Be Diligent: 5 Practical Steps to Enforceable Workplace Policies
February 2, 2018
By Lucie LaBoissonnière, at McInnes Cooper
Many employers use written workplace policies as a day-to-day workplace management tool; common examples include attendance management policies, reasonable lateness policies, gender diversity policies and workplace violence policies. When the employer identifies a new risk or hazard, or a change to a known risk or hazard – like the upcoming legalization of recreational marijuana and the heightened focus on workplace sexual harassment the #metoo and #timesup campaigns are generating, for example – employers are motivated to introduce new policies or change existing ones. There are several benefits to employers to properly implemented, well-drafted written workplace policies, including:
Clear Expectations of Employees. They clearly and, ideally, comprehensively establish the employer’s expectations of employee conduct. This is always important, but particularly so where the misconduct has potentially significant consequences, like the impact of sexual harassment on a victim or the potential safety risks of workplace drug use. So, a policy can make clear what conduct the employer considers prohibited or amounts to misconduct as well as the consequences for the prohibited conduct.
Clear Guidelines for Managers & Supervisors. Similarly, policies give the managers and supervisors who are on the ground the guidelines they need to confidently manage and, where appropriate, correct, employee behavior – and in some cases, what corrective steps are warranted.
Avoid – or Lay the Basis for – Discipline. Clearly setting out expectations might just avoid some misconduct. But if not, well-drafted and properly implemented policies help set the stage for the employer’s ability to administer discipline for the misconduct.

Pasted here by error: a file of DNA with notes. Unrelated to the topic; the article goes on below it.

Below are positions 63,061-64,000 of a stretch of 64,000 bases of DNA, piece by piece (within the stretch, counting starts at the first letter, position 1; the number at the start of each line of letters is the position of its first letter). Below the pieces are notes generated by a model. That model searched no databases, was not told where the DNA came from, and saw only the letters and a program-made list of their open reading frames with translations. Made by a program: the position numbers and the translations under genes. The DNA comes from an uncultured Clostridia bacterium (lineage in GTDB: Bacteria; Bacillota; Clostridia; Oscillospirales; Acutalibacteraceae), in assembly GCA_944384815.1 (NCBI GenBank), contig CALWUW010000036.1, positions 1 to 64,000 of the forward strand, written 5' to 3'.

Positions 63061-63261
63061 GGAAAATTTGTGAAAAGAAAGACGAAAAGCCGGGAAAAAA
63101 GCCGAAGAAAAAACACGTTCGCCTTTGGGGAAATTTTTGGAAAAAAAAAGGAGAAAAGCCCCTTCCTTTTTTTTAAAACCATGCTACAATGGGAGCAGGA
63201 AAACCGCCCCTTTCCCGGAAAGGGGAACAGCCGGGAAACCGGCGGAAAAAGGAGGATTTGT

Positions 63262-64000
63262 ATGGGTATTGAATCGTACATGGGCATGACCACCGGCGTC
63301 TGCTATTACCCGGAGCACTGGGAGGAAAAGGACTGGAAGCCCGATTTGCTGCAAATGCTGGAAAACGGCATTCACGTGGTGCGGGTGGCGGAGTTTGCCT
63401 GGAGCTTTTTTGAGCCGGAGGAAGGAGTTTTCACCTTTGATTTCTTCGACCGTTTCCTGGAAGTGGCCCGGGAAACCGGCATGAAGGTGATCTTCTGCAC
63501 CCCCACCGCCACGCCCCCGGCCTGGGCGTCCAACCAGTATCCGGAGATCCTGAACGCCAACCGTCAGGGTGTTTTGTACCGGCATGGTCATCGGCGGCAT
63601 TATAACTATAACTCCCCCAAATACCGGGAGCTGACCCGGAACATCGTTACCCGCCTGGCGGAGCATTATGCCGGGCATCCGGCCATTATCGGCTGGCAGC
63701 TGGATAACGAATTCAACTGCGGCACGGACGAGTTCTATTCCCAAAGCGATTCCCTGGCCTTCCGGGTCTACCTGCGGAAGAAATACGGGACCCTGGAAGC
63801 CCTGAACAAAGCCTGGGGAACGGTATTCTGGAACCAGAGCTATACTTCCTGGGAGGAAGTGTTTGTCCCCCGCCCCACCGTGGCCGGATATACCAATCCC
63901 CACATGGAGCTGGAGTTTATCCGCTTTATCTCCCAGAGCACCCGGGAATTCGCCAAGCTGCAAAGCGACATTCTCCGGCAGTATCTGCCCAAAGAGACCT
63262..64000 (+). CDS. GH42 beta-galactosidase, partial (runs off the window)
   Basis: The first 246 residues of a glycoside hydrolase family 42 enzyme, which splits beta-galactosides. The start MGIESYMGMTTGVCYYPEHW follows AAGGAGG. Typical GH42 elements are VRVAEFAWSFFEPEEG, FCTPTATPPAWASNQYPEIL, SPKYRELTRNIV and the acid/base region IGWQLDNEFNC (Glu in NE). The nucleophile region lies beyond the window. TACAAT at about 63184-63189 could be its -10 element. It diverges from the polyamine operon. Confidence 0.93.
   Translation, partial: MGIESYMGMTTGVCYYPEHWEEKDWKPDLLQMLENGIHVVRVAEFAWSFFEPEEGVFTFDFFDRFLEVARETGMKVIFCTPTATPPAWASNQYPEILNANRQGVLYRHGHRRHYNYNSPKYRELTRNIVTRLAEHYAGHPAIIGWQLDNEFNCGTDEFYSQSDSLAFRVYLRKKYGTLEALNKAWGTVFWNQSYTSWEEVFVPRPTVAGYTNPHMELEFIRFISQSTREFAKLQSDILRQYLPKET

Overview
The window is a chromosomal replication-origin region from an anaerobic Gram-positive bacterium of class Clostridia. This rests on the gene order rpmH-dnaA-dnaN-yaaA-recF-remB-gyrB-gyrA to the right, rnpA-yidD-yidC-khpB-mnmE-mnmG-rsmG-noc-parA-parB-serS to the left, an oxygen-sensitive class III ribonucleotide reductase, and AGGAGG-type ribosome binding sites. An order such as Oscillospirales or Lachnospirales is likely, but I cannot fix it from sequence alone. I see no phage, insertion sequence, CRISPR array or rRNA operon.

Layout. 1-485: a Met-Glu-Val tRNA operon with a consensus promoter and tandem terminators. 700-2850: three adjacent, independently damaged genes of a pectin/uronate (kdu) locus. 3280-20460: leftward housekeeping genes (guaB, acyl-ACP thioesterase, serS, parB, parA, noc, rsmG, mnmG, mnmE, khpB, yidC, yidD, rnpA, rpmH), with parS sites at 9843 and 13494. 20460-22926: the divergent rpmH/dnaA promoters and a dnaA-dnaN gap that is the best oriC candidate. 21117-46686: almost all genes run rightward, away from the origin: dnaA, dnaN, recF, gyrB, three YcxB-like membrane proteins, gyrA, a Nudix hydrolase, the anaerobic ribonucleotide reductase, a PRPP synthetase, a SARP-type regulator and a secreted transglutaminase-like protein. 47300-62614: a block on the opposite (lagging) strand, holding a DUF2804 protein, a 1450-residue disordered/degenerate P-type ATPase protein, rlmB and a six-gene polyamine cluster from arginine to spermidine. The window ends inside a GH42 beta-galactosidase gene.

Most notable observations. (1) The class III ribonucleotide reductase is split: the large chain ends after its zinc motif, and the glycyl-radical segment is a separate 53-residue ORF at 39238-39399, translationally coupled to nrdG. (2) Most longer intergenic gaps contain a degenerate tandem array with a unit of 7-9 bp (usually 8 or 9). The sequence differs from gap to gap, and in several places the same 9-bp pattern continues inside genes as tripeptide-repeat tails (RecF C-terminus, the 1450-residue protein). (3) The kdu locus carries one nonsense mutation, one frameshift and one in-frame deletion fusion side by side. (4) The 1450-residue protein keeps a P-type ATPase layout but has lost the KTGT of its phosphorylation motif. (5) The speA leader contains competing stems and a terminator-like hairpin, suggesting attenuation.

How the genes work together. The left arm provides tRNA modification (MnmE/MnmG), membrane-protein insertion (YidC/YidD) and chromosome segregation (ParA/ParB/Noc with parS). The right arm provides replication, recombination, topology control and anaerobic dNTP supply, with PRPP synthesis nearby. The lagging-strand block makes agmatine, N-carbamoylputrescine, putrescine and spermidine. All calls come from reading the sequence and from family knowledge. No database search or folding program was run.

Tee Up a Defence. A workplace policy can be the lynchpin of an employer’s defence to an employee’s legal claim against it, whether a regulatory complaint, a criminal charge or a civil lawsuit. For example, a relevant, properly implemented policy is the crux of the legal defence of “due diligence”, a specific defence (distinct from diligence generally) available to employers to charges or complaints under certain regulatory laws (like OHS laws). It can also help the employer answer criminal charges and a civil lawsuit arising from certain workplace conduct, like sexual harassment or assault, or a civil lawsuit for the employer’s enforcement of the policy against an employee (such as a wrongful dismissal lawsuit or grievance).
Here are five practical steps to help employers properly create and implement new policies, or change existing ones, that are both effective in achieving their objectives, and enforceable in relation to their employees.
- Policy Preliminaries
Once the employer has identified the need for a new policy or significant changes to an existing one, take these preliminary steps before rolling it out to employees.
Development. Before putting pen to paper, ascertain just what the policy on the topic will be. For example, if the employer has identified a new risk or hazard for which it’s determined a new policy is required or desired, it will need to ascertain how to best control or reduce that risk or hazard. In doing so, bear in mind that for a policy to be enforceable in relation to its employees:
- Contract consistency. The policy must not conflict with the terms of any collective agreement (for unionized employees) or employment contract (for non-union employees).
- Reasonable. The policy must be “reasonable”, that is, it must relate to a legitimate business purpose; for example, a court or an arbitrator would not likely view a policy that intrudes into employees’ private affairs as “reasonable”.
Consultation. Depending on the topic, employer consultation with one or both of external and internal parties can assist the employer to decide on a policy that will be effective in achieving its objective: